In most cases, both spouses have played a role in bringing about the end of the marriage. However, when one spouse cheats, abandons the other, abuses alcohol or drugs, treats the other cruelly or engages in financial misconduct, that spouse may be considered more at fault than the other. This is called “marital misconduct.”
If your spouse committed marital misconduct, you might wonder if you will receive more money in the divorce than you would have otherwise. In North Carolina, you will not be granted additional property during the division of property process. However, the court is allowed to consider marital misconduct when considering whether alimony should be awarded.
Under North Carolina law, courts are not allowed to consider marital misconduct during property division, except for financial misconduct that occurs after the separation. Instead, the court will consider what is “equitable,” which basically means fair. North Carolina does presume that a 50/50 division of marital property is generally fair, but you can argue for an unequal distribution in some cases. Talk to your divorce attorney about when and how to do so.
Alimony is different. Our statute specifically allows the court to consider marital misconduct when awarding alimony and in determining the amount and duration of the alimony award. This includes all types of marital misconduct that occurred before you were separated, but there are special rules regarding infidelity.
- If your spouse cheated during the marriage, your spouse is generally not entitled to alimony.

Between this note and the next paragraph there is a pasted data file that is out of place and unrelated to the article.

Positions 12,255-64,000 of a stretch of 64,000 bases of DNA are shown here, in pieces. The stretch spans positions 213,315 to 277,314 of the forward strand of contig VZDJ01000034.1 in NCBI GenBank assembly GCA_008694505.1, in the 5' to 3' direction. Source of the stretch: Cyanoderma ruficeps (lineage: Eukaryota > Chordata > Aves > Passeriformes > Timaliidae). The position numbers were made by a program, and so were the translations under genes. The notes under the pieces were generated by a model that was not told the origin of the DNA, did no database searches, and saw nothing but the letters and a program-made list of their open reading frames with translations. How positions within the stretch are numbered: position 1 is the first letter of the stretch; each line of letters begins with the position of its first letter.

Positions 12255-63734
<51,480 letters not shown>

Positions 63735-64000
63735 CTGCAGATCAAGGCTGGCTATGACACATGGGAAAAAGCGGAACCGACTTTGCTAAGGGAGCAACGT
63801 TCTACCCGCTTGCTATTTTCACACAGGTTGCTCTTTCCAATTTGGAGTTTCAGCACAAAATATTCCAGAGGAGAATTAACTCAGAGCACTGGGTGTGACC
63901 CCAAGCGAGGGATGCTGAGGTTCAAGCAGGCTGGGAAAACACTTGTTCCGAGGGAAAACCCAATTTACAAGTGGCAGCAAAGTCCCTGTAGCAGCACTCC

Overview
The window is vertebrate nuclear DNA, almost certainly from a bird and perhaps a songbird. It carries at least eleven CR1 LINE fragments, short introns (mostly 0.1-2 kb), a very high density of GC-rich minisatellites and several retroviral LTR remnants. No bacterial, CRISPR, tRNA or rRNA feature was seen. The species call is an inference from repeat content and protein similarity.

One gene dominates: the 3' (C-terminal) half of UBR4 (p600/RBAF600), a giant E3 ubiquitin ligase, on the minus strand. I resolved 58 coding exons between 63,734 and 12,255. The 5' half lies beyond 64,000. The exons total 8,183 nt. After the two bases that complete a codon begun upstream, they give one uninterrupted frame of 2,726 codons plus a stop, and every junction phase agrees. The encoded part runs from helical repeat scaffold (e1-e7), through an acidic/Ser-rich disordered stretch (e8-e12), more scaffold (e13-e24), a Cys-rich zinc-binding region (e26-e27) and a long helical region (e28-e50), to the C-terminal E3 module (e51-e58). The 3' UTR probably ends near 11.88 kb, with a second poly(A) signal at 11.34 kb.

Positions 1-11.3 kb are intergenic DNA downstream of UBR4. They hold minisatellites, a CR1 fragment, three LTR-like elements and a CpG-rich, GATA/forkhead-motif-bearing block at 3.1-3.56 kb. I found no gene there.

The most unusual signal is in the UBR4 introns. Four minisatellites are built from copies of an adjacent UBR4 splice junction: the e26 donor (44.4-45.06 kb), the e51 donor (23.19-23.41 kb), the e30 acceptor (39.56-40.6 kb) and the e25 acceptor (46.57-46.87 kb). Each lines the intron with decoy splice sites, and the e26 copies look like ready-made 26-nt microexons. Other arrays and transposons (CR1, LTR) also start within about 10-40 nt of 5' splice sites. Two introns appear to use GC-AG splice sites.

- If your spouse cheated and you are the “dependent” spouse (the one who makes less money), the court will order that you be paid alimony.
- This is true as long as you did not “condone” the cheating, and as long as you did not also cheat.
Other factors to be considered when awarding alimony include:
- Your relative earnings and earning capacities
- Your ages and physical, mental and emotional conditions
- The length of the marriage
- Whether one spouse contributed to the other’s education or increased earning power
- Whether your earning capacity will be affected by caring for a minor child
- The standard of living established during the marriage
- The relative education of each spouse and how much time will be needed for the dependent spouse to train for and find suitable employment
- Your relative assets and liabilities
- Any property either spouse brought to the marriage
- A spouse’s contributions as a homemaker
- Your relative needs
- The tax ramifications of the alimony award
- The effect of the division of your assets and debts
- Any other factor the court finds just and proper
You should work with your attorney to determine if you are entitled to alimony and to make a strong argument for what that order should entail. It’s important to have a lawyer who will go the extra mile to get you a fair settlement.